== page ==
Long-term Orientation, Perceived Consumer Effectiveness, and Environmentally Conscious Consumer Behavior: The Case of Turkey

Misra C. Gul


This paper analyzes the impact of long-term orientation and perceived consumer effectiveness on
environmentally/ecologically conscious consumer behavior in the context of Turkey. Turkey is a collectivist,
high-context culture of significant geo-political importance with unique socio-cultural traits. The population is
young and natural resources are rich. In Turkey, environmental consciousness is a relatively less internalized
concept to which people are just recently beginning to adjust. All of this makes Turkey an interesting market to
study the environmentally conscious consumer behavior (ECCB) construct. Looking at the impact of long-term
orientation on ECCB is also one of the important contributions of this paper since environmental consciousness
requires a long-term view of the world around us. Building upon the adaptation and extension of past research in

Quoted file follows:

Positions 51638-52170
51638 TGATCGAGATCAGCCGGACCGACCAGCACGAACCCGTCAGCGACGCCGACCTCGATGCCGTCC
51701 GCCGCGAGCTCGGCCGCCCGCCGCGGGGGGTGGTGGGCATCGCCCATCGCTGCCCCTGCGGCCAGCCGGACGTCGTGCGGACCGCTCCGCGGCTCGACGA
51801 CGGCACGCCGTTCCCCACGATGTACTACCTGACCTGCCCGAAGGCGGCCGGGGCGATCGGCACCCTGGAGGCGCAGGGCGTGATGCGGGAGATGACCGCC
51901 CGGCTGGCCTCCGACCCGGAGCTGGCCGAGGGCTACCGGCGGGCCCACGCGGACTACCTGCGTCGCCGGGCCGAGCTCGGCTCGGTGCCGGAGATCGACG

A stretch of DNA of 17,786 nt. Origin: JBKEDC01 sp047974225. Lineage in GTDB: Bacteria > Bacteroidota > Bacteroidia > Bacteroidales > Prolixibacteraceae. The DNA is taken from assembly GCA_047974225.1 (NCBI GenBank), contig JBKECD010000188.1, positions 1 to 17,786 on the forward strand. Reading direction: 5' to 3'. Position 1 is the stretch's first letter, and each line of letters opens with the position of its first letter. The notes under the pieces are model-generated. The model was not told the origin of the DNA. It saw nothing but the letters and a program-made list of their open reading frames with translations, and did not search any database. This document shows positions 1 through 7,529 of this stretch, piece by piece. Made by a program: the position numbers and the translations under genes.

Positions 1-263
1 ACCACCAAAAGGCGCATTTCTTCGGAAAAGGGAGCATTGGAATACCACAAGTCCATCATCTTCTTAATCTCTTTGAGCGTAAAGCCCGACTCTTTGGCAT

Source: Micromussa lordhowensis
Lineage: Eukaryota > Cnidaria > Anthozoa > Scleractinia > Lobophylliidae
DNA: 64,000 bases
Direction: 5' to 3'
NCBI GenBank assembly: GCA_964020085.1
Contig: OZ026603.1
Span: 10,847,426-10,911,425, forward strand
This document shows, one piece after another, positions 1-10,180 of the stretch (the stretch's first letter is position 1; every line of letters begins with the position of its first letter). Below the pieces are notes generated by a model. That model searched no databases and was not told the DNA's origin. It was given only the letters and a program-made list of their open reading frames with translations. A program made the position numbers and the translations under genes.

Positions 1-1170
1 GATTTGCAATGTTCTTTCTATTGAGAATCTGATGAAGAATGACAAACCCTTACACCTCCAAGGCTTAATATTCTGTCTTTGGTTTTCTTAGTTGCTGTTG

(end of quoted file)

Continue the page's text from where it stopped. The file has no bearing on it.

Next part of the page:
the area, data are collected from 97 respondents, 80 per cent of whom are undergraduate college students, and
analyzed through commonly used statistical methods. The measures used are similar to those used in previous
studies. Environmentally conscious consumer behavior measure is adapted from Roberts (1996b) and McCarty
and Shrum (1994). Roberts’ (1996b) perceived consumer effectiveness measure is used in the study. Long-term
orientation scale is adapted from Bearden, Money and Nevins (2006).

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DOI: https://doi.org/10.5539/ijms.v5n5p24

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